England will see no new cases of HIV by 2030 according to a pledge made by the Matt Hancock, Secretary of State for Health and Social Care, in January. Whilst Mr Hancock’s comments may suggest that the UK government is working towards a reduction in the number of people being newly diagnosed with the virus, it is clear that many working within the HIV sector have their reservations.
Severe budget cuts over the past few years have resulted in sexual health services (including HIV care) being expected to do more with less. Fewer people are able to access timely sexual healthcare, and the service is now so under-funded that the goodwill of activists and the charity sector is relied upon to prop up vital services. Given that funding for the sector is in freefall, the health secretary’s comments may in fact be more of a dream than a reality.
When it comes to HIV, we have come a long way in a relatively short space of time. Many will remember the AIDS crisis of the 1980s, when fear and stigma engulfed those living with HIV and treatment of the condition was in its infancy. Every day, people lost their lives as scientists rallied to develop drugs to combat the virus. Today, those living with HIV are able to lead happy and healthy lives – rather impressive when you think there was no treatment available just a few decades ago. Whilst there is no cure to HIV, the chronic condition can be managed by anti-retroviral therapy, with those who have been on treatment for long enough no longer being able to pass on the virus to their partners.
But Matt Hancock’s announcement comes at a time of tension from within the HIV sector. A lengthy High Court battle in 2016 between activists and NHS England regarding the funding of a new preventative drug against HIV sparked anger towards the government from many quarters. Pre-Exposure Prophylaxis (PrEP) is a daily pill that prevents somebody else from acquiring an HIV infection, with various clinical studies proving its effectiveness. Despite this, it remains unavailable for people living in England, with only those who are part of an NHS clinical trial being able to take the drug for free. Those living in Scotland and Wales can benefit from free PrEP on the NHS, meanwhile those in England turn to online distributors for their supply.
So, when Matt Hancock pledged that he wanted to see now new cases of HIV by 2030, I was expecting him to announce that PrEP would be rolled out for free in England. Since activists have campaigned for it, and volunteers were helping people access the drug from reliable online suppliers, the rates of HIV fell across England. This was not as a consequence of any government intervention, but as a direct result of the goodwill of HIV activists, campaigners and allies. Whilst I agree that the effective treatment being taken by those currently living with HIV has also contributed to a reduction in new infections, PrEP is equally important.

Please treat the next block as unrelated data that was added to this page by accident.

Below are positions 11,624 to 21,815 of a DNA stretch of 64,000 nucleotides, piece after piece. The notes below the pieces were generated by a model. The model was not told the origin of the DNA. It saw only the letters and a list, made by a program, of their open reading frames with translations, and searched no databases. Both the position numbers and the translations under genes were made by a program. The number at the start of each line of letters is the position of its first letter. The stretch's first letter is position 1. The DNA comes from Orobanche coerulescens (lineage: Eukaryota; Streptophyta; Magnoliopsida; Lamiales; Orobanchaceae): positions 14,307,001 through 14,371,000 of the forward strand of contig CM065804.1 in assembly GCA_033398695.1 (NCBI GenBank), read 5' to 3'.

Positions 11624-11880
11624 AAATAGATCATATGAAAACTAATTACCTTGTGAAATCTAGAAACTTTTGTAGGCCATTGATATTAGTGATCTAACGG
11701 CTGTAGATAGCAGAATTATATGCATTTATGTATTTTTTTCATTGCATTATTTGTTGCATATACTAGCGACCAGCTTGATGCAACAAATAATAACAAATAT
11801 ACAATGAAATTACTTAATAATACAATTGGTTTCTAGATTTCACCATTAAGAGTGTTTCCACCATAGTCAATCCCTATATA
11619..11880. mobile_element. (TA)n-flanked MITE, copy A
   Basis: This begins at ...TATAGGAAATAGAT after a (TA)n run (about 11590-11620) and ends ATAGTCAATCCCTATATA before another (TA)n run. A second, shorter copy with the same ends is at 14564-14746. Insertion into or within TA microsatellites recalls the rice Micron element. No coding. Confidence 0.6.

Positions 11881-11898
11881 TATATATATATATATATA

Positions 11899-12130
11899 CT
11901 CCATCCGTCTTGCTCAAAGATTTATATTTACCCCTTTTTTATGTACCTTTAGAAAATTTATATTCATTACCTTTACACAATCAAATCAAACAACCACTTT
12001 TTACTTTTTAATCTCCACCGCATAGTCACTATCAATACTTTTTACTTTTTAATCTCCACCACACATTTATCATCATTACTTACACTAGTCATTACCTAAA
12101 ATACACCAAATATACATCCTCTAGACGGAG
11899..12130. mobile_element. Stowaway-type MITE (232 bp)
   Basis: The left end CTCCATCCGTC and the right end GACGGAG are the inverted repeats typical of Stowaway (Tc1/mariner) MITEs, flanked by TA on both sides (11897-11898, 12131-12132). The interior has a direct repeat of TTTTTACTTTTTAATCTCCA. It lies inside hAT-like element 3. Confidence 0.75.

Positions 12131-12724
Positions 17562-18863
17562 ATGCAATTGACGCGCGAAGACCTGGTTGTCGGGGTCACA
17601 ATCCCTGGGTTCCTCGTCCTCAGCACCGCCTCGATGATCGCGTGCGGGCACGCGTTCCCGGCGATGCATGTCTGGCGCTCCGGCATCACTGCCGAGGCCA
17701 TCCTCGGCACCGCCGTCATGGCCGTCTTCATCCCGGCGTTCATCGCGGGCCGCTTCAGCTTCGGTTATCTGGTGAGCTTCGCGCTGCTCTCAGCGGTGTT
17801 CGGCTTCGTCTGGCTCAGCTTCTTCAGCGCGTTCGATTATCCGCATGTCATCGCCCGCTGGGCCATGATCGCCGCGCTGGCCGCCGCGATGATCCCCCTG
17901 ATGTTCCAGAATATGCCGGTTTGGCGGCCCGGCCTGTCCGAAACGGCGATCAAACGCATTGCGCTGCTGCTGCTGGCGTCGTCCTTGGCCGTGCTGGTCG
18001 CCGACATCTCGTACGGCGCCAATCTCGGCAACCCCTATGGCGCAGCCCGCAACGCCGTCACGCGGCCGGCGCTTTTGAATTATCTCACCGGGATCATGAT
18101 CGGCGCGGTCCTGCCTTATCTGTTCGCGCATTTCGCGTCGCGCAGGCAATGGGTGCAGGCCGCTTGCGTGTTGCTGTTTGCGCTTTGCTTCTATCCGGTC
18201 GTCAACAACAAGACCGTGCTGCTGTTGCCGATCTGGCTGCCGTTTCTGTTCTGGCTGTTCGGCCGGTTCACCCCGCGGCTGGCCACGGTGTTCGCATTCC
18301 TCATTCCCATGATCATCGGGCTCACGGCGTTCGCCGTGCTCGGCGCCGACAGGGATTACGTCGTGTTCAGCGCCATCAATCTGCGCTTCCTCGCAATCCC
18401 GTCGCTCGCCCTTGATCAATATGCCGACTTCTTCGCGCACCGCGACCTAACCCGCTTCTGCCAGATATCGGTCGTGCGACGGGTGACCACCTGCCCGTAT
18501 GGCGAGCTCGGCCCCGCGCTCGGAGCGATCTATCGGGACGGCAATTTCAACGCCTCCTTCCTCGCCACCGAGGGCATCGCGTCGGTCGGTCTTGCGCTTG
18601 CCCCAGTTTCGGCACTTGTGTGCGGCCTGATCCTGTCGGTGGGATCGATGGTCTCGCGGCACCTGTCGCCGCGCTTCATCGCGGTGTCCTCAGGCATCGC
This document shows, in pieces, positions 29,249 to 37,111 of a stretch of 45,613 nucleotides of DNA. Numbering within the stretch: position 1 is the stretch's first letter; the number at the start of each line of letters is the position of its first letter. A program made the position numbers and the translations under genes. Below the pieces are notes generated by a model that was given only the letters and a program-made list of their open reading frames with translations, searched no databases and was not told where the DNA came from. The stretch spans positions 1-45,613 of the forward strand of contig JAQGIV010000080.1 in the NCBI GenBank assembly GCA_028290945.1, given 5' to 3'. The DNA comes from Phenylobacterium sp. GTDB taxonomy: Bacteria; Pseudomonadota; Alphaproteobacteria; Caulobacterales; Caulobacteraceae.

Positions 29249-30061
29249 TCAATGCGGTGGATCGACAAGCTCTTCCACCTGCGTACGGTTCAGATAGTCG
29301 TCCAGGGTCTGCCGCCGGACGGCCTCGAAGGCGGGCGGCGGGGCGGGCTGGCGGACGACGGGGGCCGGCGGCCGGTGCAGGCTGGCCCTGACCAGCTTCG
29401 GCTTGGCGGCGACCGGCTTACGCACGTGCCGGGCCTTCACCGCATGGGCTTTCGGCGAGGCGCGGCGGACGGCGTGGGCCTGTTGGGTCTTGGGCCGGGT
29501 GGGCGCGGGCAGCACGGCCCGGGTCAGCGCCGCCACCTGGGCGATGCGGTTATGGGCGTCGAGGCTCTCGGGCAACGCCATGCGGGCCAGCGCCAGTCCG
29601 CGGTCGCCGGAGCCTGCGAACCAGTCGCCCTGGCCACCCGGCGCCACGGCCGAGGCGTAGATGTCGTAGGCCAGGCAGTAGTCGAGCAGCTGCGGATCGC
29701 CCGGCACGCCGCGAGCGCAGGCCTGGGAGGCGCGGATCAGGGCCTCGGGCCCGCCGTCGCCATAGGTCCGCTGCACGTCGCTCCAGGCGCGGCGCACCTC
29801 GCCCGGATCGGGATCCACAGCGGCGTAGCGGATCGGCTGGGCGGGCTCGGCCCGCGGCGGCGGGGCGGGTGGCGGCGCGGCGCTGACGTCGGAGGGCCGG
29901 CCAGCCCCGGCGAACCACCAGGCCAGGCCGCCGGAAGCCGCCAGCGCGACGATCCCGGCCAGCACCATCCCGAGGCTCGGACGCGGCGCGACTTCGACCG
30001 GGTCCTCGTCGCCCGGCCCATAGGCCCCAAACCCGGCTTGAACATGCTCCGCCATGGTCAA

In addition to PrEP, funding across the sexual health and HIV sector has been cut significantly over the past few years. The sector is under increasing pressure, with a growing number of people being unable to access timely sexual health care due to a lack of appointments at sexual health clinics and the closure of many local sexual health services. No concrete plans have yet been revealed by Matt Hancock about reversing these budget cuts, even though he seems passionate about reducing the rates of HIV. It seems clear that his vision for the eradication of the HIV virus in England, and his government’s stance on funding the HIV sector, do not match. I think we should also be concerned that the current work being done by activists and volunteers will soon become financially unsustainable without adequate funding from the government.
HIV transmission does not occur in a bubble. Alongside lengthy court battles and budget cuts, various societal factors contribute to HIV rates. Austerity has pushed a wedge between various groups within society, resulting in further inequalities in accessing healthcare for people from lower socio-economic groups. Moreover, stigma towards people living with HIV and misinformation about the virus continues to thrive. Educating the general public about HIV would help to reduce stigmatization, but this will require the government to invest in a robust national campaign. Given that public health now falls under the responsibility of individual local authorities in England rather than the NHS, I fear that any national campaign would need to be pushed forward by a national HIV charity – a sector still licking its wounds from the latest rounds of third sector budget cuts.
Matt Hancock’s goal of England being the first country in the world with no new cases of HIV by 2030 seems ambitious at best - and unrealistic at worst. His government’s ongoing budget cuts to the HIV sector has resulted in sexual health services being pushed to the brink of collapse, with activists being forced to pick up the pieces. PrEP remains inaccessible for many living in England, despite various studies proving its clinical and cost effectiveness in fighting the HIV virus. But for there to be a complete reduction in the rate of HIV, Mr Hancock will have to focus on both the medical and social aspects of the virus.
Stigma towards people living with HIV continues, as does misinformation about how the virus is transmitted. A national education campaign, alongside investment in preventative medication, might squash rates of transmission for good. However, these interventions can only be implemented with adequate funding from the government. Only time will tell if this can be achieved by 2030.
Hadley Stewart is a London-based writer, broadcaster and medical journalist